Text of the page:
The Decedent’s Care

It is reported that the decedent visited the defendant cardiologist with complaints of shortness of breath, lightheadedness, and other issues. The defendant performed a series of tests on the decedent and referred him for additional testing. After an echocardiogram revealed that the decedent was suffering from mildly dilated valves, the defendant advised him to follow up in one year.

Allegedly, the decedent never returned, and approximately two years after his initial visit, he died due to a ruptured aortic aneurysm. The plaintiff then filed a lawsuit against the defendant, alleging claims of medical malpractice. The defendant filed a motion for summary judgment, which the court denied. He then appealed. Continue reading

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In medical malpractice lawsuits filed in New York, both plaintiffs and defendants must submit expert reports in support of their respective positions. Generally, the success of either party is determined by the strength of its expert report. Numerous factors are weighed in determining whether an expert report is sound and compelling, though, as discussed in a ruling issued by a New York court recently, in a case in which the plaintiff alleged harm due to emergency room malpractice. If you were harmed due to the negligent actions of an emergency room physician, you could be owed substantial damages, and it is in your best interest to speak to a skillful Syracuse emergency room malpractice attorney promptly.

The Plaintiff’s Care

It is reported that the plaintiff visited the emergency department of the defendant hospital in February 2013 with complaints of stomach pain. He was evaluated and discharged with a diagnosis of gastritis. He then sought treatment from the defendant primary care physician in August and September 2013, reporting epigastric pain, and was advised he had gastroesophageal reflux disease.

Allegedly, the plaintiff then returned to the defendant’s emergency room in March 2014, when he underwent a procedure to repair a biliary leak. He underwent a second procedure in May 2014, during which he had a gallstone removed. He was diagnosed with choledocholithiasis. He filed a lawsuit against the defendants alleging, in part, that the defendant hospital committed malpractice by releasing him prior to ruling out gallstones. The defendants filed motions for summary judgment, which were granted, and the plaintiff appealed. Continue reading

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If a patient suffers harm at the hands of a doctor, people often assume that the doctor committed malpractice. While in many instances the assumption is accurate, doctors can also hurt people through ordinary carelessness, and in such cases, a medical malpractice claim would not be appropriate. The difference between standard negligence claims and those asserting medical malpractice was the topic of a recent New York opinion in a matter in which the plaintiff asserted she was harmed by the defendant doctor at birth. If you or your child suffered a birth injury, it is important to meet with a knowledgeable Syracuse birth injury attorney as soon as possible to discuss your rights.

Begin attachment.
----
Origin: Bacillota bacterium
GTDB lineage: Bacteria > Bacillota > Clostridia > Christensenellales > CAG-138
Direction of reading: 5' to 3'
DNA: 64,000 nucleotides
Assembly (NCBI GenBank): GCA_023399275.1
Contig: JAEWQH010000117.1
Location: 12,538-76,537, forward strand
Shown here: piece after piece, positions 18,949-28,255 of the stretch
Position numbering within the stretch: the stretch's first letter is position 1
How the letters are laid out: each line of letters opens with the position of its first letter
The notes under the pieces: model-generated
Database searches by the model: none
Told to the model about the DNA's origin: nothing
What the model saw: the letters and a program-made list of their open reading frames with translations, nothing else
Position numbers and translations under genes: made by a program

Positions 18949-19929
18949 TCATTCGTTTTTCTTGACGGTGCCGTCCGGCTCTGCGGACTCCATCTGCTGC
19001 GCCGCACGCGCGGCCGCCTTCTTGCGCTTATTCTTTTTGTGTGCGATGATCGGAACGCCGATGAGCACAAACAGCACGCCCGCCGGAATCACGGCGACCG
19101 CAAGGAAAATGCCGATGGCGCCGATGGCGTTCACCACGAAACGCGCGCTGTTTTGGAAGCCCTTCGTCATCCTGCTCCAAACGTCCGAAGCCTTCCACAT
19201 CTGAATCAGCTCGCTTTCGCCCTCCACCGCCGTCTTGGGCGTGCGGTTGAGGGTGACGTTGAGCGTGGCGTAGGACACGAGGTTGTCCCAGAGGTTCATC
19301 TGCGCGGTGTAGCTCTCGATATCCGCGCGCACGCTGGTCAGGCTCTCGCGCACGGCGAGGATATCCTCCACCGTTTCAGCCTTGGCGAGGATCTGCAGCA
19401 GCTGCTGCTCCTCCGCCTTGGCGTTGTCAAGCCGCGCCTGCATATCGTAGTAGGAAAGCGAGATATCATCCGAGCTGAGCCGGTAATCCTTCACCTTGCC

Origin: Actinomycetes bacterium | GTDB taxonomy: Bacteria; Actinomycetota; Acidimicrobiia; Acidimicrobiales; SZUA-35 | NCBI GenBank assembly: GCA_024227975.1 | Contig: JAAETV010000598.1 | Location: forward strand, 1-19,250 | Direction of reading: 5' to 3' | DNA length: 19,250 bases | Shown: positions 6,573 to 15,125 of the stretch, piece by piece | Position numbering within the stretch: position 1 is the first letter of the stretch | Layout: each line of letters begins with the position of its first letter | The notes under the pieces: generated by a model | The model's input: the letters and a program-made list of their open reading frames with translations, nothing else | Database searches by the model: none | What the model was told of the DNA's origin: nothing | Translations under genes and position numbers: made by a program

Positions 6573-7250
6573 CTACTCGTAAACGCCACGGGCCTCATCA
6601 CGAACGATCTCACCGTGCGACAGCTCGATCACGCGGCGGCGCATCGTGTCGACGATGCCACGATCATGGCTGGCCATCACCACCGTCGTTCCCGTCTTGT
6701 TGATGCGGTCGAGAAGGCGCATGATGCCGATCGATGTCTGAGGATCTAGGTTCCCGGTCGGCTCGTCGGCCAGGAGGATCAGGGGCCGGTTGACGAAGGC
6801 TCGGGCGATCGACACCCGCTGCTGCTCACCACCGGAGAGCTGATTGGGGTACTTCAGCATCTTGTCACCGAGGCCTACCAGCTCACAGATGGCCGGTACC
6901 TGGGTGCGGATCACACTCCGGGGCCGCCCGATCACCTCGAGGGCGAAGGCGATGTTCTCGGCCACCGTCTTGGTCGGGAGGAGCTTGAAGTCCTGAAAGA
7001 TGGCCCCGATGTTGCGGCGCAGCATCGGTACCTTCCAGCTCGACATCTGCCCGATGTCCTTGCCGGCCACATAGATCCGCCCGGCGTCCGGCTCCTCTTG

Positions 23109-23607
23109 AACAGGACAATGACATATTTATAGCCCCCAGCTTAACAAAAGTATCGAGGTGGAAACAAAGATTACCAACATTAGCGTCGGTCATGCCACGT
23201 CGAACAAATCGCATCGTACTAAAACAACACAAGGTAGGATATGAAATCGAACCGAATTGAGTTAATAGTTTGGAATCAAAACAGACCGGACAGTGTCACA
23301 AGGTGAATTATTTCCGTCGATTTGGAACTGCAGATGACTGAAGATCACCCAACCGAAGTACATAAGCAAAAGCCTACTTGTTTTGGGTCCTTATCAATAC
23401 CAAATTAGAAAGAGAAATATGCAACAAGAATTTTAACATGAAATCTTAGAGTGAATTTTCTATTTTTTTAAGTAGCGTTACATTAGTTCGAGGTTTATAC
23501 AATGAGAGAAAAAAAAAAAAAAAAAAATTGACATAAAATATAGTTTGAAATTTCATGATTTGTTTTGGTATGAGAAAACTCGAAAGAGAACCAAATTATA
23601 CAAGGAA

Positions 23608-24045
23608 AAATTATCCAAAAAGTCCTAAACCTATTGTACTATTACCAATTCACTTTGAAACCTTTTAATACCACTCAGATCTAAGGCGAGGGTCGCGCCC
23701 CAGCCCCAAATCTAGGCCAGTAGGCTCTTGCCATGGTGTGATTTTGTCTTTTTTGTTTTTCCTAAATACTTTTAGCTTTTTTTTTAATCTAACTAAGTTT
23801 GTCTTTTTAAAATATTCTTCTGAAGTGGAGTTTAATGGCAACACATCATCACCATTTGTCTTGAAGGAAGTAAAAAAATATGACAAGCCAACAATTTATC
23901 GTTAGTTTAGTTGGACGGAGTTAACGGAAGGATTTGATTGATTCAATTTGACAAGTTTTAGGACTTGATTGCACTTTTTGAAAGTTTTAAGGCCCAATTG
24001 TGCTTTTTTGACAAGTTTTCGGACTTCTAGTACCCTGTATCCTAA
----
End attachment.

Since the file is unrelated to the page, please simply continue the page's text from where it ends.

The Plaintiff’s Allegations

It is reported that the plaintiff, who was born in 1999, suffered harm after her birth during the transfer from the delivery room. Specifically, she was injured when the defendant obstetrician tossed her to another person. As such, she filed a lawsuit against the defendant on January 6, 2020, alleging claims of negligence. The defendant moved for dismissal, arguing that the plaintiff’s claims sounded in medical malpractice and that she failed to pursue her claims within the statute of limitations or file a required certificate of merit.

Ordinary Negligence Versus Medical Malpractice Under New York Law

Upon review of the pleadings, the court found in favor of the plaintiff. The court explained that, under New York law, the difference between malpractice and ordinary negligence hinges on whether the harmful omissions or acts involve an issue of medical science or art that requires special skills that an ordinary layperson will not typically possess, or whether the behavior at issue can instead be evaluated on the basis of the factfinder’s common everyday experience. Continue reading

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Neurological disorders can cause grave harm, and in many instances, that harm is markedly increased if a patient is not properly diagnosed in a prompt manner. Therefore, if a doctor fails to take the measures necessary to accurately determine a plaintiff’s diagnosis, it may provide grounds for a medical malpractice claim. Claims that a medical professional acted negligently must be supported by competent evidence, though, otherwise they could be dismissed. In a recent ruling arising out of a neurology malpractice claim, a New York court explained what constitutes adequate expert testimony to avoid dismissal via summary judgment. If you suffered harm due to the negligent acts of a neurologist, you should confer with a Syracuse neurology malpractice attorney to determine your options.

The Plaintiff’s Injuries

Reportedly, the plaintiff treated with the defendant neurologist in July 2015. He was diagnosed with a seizure disorder and prescribed medication. He had subsequent visits in August and October of 2015, during which his diagnosis remained unchanged. At his final visit with the defendant in December 2015, a test indicated that the plaintiff suffered memory loss. Thus, the defendant ordered a blood test to rule out a number of disorders, including syphilis.

It is alleged that the plaintiff did not submit to the blood test and instead began treating with another neurologist. In March 2016, the plaintiff advised the defendant that he had not taken the blood test and did not intend to take it. His health continued to decline, and he was diagnosed with neurosyphilis in June 2016. He then filed a medical malpractice action against the defendant, who ultimately moved for summary judgment. The court granted the defendant’s motion, and he appealed. Continue reading